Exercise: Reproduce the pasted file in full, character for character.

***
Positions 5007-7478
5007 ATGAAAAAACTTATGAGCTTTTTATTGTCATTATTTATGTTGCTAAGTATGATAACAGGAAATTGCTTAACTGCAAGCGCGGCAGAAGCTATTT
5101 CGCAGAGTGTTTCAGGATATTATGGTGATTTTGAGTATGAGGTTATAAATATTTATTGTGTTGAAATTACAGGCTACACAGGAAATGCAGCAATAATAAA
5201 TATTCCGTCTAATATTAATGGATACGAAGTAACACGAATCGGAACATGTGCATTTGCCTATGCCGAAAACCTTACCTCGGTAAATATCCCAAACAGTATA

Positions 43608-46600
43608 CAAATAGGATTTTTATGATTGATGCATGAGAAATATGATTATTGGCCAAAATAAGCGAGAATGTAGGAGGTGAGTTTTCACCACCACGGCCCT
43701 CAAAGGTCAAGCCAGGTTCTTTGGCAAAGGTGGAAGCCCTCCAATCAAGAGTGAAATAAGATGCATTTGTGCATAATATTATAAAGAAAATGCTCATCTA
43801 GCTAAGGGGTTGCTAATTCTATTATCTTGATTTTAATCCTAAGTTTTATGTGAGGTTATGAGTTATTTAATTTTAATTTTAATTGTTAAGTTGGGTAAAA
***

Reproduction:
Positions 5007-7478
5007 ATGAAAAAACTTATGAGCTTTTTATTGTCATTATTTATGTTGCTAAGTATGATAACAGGAAATTGCTTAACTGCAAGCGCGGCAGAAGCTATTT
5101 CGCAGAGTGTTTCAGGATATTATGGTGATTTTGAGTATGAGGTTATAAATATTTATTGTGTTGAAATTACAGGCTACACAGGAAATGCAGCAATAATAAA
5201 TATTCCGTCTAATATTAATGGATACGAAGTAACACGAATCGGAACATGTGCATTTGCCTATGCCGAAAACCTTACCTCGGTAAATATCCCAAACAGTATA

Positions 43608-46600
43608 CAAATAGGATTTTTATGATTGATGCATGAGAAATATGATTATTGGCCAAAATAAGCGAGAATGTAGGAGGTGAGTTTTCACCACCACGGCCCT
43701 CAAAGGTCAAGCCAGGTTCTTTGGCAAAGGTGGAAGCCCTCCAATCAAGAGTGAAATAAGATGCATTTGTGCATAATATTATAAAGAAAATGCTCATCTA
43801 GCTAAGGGGTTGCTAATTCTATTATCTTGATTTTAATCCTAAGTTTTATGTGAGGTTATGAGTTATTTAATTTTAATTTTAATTGTTAAGTTGGGTAAAA